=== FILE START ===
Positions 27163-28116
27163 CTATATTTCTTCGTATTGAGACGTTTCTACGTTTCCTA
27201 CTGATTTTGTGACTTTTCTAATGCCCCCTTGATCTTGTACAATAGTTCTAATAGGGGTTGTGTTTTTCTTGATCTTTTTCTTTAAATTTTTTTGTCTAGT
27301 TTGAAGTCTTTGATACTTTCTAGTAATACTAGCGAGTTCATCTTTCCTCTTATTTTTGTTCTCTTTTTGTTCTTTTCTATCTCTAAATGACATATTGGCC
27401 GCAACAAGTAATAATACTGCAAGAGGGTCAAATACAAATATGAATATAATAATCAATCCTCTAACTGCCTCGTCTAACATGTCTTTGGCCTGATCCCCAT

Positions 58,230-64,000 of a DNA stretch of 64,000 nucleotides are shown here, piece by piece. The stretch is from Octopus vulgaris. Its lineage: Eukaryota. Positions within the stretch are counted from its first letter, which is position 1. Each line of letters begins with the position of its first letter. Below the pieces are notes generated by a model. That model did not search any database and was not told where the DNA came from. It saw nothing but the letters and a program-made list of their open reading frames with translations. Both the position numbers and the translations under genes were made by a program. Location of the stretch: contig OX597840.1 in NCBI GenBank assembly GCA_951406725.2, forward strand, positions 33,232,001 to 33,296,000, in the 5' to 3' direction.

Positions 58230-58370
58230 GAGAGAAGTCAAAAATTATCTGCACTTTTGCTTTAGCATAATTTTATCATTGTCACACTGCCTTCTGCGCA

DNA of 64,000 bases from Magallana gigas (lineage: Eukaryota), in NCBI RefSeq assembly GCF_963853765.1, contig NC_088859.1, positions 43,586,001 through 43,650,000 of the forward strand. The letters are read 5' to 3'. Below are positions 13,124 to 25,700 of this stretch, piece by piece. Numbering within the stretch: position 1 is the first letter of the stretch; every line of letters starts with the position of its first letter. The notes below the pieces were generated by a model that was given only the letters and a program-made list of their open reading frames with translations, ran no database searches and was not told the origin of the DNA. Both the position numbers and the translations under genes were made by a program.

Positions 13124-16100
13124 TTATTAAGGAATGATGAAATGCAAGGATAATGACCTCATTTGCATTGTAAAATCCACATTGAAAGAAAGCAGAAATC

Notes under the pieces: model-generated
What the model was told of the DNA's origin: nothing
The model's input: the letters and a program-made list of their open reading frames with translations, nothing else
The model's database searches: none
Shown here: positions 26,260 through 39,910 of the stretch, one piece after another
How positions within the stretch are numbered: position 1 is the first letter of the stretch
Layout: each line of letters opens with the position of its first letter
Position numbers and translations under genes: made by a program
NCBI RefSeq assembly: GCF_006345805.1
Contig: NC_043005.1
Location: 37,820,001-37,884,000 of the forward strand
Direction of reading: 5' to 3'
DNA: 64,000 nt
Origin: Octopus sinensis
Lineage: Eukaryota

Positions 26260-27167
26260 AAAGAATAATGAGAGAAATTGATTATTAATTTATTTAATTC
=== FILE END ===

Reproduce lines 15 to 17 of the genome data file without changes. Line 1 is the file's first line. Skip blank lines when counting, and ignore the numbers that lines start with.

The model's database searches: none
Shown here: positions 26,260 through 39,910 of the stretch, one piece after another
How positions within the stretch are numbered: position 1 is the first letter of the stretch